The panelists participating in this community forum include:
LakewoodAlive hosts community forums pertaining to topics relevant to Lakewood citizens. For more information regarding the “Aging in Place: Wave of the Future” community forum on November 9, please visit LakewoodAlive.org/CommunityForums or contact Ian Andrews, Executive Director of LakewoodAlive, at 216-521-0655 or email@example.com.
It’s safe to say the combination of delectable chocolate and Downtown Lakewood makes for a hot ticket.
Tickets for the 9th Annual Lakewood Chocolate Walk went on sale online today, October 2, at 10 a.m. and sold out in less than five minutes. A limited number of General Admission tickets were also made available today at lion and blue but those tickets also sold out in less than one half-hour.
The Chocolate Walk – hosted by LakewoodAlive and the Downtown Lakewood Business Alliance – represents a popular autumn tradition with a devout following of chocoholics from all over Northeast Ohio. Participants visit more than 20 shops and eateries in Downtown Lakewood that are Sweet Spots on the Chocolate Walk. In an arrangement that would make the late Gene Wilder of “Willy Wonka” fame flash his trademark smile, each Sweet Stop provides visitors a unique chocolate treat.
Limited to 300 attendees, this much-anticipated event always sells out quickly, with the 2016 edition reaching sellout status within eight hours. Still, this year’s Chocolate Walk has generated unprecedented demand from both Lakewoodites and regional chocolate enthusiasts.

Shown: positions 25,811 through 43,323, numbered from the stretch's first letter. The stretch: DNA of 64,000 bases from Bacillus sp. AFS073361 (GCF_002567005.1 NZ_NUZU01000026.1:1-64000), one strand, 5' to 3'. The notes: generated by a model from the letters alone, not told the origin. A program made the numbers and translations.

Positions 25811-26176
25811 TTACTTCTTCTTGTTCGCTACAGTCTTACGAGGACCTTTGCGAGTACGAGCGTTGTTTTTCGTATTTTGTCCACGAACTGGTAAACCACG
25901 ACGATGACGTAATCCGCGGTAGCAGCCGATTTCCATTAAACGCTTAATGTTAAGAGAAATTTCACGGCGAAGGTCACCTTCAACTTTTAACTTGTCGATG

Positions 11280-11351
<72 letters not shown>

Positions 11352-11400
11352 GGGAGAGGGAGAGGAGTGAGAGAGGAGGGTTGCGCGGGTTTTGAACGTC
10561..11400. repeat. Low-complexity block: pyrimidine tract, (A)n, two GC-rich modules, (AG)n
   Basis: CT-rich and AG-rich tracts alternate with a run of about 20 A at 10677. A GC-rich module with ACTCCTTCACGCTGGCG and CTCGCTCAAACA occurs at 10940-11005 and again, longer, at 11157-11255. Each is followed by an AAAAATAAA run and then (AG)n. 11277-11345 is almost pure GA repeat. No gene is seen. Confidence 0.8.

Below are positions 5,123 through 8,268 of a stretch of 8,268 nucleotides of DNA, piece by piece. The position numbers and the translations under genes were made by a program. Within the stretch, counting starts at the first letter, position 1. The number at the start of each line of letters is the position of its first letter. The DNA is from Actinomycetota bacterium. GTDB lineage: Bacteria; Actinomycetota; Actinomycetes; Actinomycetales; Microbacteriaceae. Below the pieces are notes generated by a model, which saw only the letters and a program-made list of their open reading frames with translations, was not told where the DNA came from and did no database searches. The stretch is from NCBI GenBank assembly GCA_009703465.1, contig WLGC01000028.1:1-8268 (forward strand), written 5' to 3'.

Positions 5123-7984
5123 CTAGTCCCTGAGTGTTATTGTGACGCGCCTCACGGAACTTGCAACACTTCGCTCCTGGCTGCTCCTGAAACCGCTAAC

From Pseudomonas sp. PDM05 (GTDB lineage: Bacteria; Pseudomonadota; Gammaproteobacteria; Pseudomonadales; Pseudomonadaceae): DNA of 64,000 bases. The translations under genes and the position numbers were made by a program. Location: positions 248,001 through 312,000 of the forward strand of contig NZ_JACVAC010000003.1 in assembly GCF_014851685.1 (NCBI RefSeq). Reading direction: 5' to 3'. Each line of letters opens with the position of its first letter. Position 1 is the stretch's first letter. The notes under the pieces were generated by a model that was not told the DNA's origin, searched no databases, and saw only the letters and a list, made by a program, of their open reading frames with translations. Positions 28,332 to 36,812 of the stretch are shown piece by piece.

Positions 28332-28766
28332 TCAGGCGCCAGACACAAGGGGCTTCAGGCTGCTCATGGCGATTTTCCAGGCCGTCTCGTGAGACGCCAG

For four months this summer, Downtown Lakewood enjoyed an extra splash of color and greenery thanks to the volunteer-driven Flower Blossoms Program.
Volunteers pose during the initial watering for the 2017 Blossoms Program.
Geraniums and impatiens dotted the urban landscape from the start of June through the end of September, creating a more appealing commercial district. The 11th year of LakewoodAlive’s Flower Blossoms Program saw the addition of 54 flower boxes stretching east-to-west along Detroit Avenue from the Westerly Apartments to Cerny Shoes – the most boxes in any year.
“The 11th year of the Flower Blossoms Program was the best year yet, and we’re extremely grateful to the dedicated group of volunteers who made this initiative possible, as well as thankful to the City of Lakewood for its support,” said Ian Andrews, Executive Director of LakewoodAlive. “This volunteer-driven beautification service offered to Downtown Lakewood merchants is one of many ways we strive to foster and sustain vibrant neighborhoods in Lakewood.”